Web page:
CHENNAI: First-ever Indian to take part in the Winter Olympics, multiple Asian Champion in a career closing in on two decades. Those credentials depict a healthy picture. For any sportsperson to survive and actually blossom for that long needs plenty of backing from all sides. But Luge pilot Shiva Keshavan’s tale is remarkable.
Luge has always been isolated and potential fans have never had the chance to warm to the thrill of the sport. Lack of infrastructure, promotion and awareness has kept the sport in a lonely spot.
Despite the hurdles, Shiva has continued to thrive in the sport that he picked up during his tender years in the foothills of Manali. Not so long time ago, the 35-year-old had contemplated quitting. He was forced to withdraw from the 2016 World Championships due to a lack of funds. Quitting was never a choice for him. “I can either give up lamenting lack of support or try to push forward and make the best of what I have. If you try hard enough, support is always around the corner,” Shiva said.
With a little help from some corner, Shiva soldiered on, counting on the positives. Last week, he added another feather to his cap with an Asian crown in Nagano.
“The taste of victory is that much sweeter since the lead up to the event was so arduous. The year had started off on a bad note since I had to pull out of some important races due to lack of funds. I’m grateful to my sponsors Micromax, Mallcom, Hero Electronix and Hero Fincorp that enable me to get back to competing and winning for India.”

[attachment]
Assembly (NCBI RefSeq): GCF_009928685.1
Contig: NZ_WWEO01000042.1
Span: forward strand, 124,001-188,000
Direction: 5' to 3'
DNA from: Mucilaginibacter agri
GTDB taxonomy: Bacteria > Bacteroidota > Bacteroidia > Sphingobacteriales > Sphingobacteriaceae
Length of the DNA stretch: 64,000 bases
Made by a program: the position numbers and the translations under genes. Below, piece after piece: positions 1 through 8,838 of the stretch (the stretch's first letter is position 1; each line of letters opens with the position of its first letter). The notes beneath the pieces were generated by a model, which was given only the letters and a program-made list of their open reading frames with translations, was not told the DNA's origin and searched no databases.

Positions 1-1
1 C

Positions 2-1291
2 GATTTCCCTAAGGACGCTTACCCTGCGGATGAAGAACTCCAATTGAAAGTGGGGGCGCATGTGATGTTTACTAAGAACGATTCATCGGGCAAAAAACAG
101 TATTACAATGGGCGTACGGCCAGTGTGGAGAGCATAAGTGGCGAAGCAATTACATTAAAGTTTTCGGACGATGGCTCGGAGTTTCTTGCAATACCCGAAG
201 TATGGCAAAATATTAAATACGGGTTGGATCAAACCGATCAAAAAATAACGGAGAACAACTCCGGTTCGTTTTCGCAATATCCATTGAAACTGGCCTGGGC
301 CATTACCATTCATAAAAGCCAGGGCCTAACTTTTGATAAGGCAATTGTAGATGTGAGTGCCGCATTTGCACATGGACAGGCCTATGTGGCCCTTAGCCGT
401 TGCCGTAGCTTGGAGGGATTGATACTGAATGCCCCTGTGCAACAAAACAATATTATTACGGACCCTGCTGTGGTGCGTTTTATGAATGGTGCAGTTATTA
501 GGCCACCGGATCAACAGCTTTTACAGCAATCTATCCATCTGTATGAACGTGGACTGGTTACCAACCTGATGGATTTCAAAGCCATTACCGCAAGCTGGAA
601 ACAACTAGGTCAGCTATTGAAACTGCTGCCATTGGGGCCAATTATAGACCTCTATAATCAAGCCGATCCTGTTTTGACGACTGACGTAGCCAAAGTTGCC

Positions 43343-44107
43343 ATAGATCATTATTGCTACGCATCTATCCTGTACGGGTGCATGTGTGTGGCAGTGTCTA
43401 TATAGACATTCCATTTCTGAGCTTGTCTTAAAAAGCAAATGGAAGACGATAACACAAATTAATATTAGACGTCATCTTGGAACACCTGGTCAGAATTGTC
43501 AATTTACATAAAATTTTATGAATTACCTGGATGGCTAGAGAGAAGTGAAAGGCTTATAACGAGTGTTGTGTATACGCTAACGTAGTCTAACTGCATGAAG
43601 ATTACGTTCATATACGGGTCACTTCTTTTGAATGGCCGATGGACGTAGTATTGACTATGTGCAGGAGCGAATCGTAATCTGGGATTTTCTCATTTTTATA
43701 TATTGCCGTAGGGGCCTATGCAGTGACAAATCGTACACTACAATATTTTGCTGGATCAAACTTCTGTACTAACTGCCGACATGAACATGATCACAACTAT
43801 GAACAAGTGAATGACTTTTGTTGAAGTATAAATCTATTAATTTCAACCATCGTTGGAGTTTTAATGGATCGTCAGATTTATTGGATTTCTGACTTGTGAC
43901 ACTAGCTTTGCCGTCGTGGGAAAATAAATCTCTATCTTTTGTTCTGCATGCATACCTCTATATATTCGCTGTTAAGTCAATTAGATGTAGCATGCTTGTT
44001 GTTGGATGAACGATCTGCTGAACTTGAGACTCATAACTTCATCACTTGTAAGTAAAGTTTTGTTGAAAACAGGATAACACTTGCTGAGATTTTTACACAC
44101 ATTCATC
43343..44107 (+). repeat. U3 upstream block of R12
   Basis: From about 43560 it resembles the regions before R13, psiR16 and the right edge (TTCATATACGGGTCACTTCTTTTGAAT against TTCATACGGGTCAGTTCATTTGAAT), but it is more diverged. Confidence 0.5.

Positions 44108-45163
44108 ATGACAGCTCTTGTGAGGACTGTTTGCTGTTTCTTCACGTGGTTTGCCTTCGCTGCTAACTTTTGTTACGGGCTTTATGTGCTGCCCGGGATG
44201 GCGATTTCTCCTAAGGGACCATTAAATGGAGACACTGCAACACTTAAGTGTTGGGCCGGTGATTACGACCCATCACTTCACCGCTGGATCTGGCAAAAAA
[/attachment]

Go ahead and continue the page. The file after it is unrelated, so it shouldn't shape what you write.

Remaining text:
A glimpse at Shiva’s Wikipedia page will reveal that he has had plenty of success in Nagano. “Nagano is a special place for me since I competed in my first Olympics here. My good feelings and connection to Nagano and Japan bring out the best in me.”
A sport which is considered dangerous, Shiva had a minor scare ahead of recent victory. “I suffered tendon damage and some bruising on my left foot a week before the race. I was worried about missing the race but luckily, I had enough time to recover.”
Just couple of years back, Shiva had managed to get a full-time coach, Duncan Kennedy, for the first time in his career. It was a huge boost for him then. However, that joy didn’t last long as he was forced to part company with the 21-time world champ in no time. He had exhausted his savings, paying for his services. But he revealed that he is still actively in touch with the coach.
“I’m working with Duncan, we have a long competition season with seven international races including the World Championships in Austria and the Olympic test event in Korea. We decided to save money on some of the tracks that I am more comfortable with and do without him physically being there. We were in touch regularly over the internet throughout the training in Japan.”
For the 2018 Olympics, Shiva has taken to crowdfunding. He is delighted with the response so far. Currently, Shiva is focussed on getting good practice with Olympic qualification in mind. “Once the Olympic qualifying season is open, I will have to make the cut to be there. Then I can concentrate on doing well at the Games.”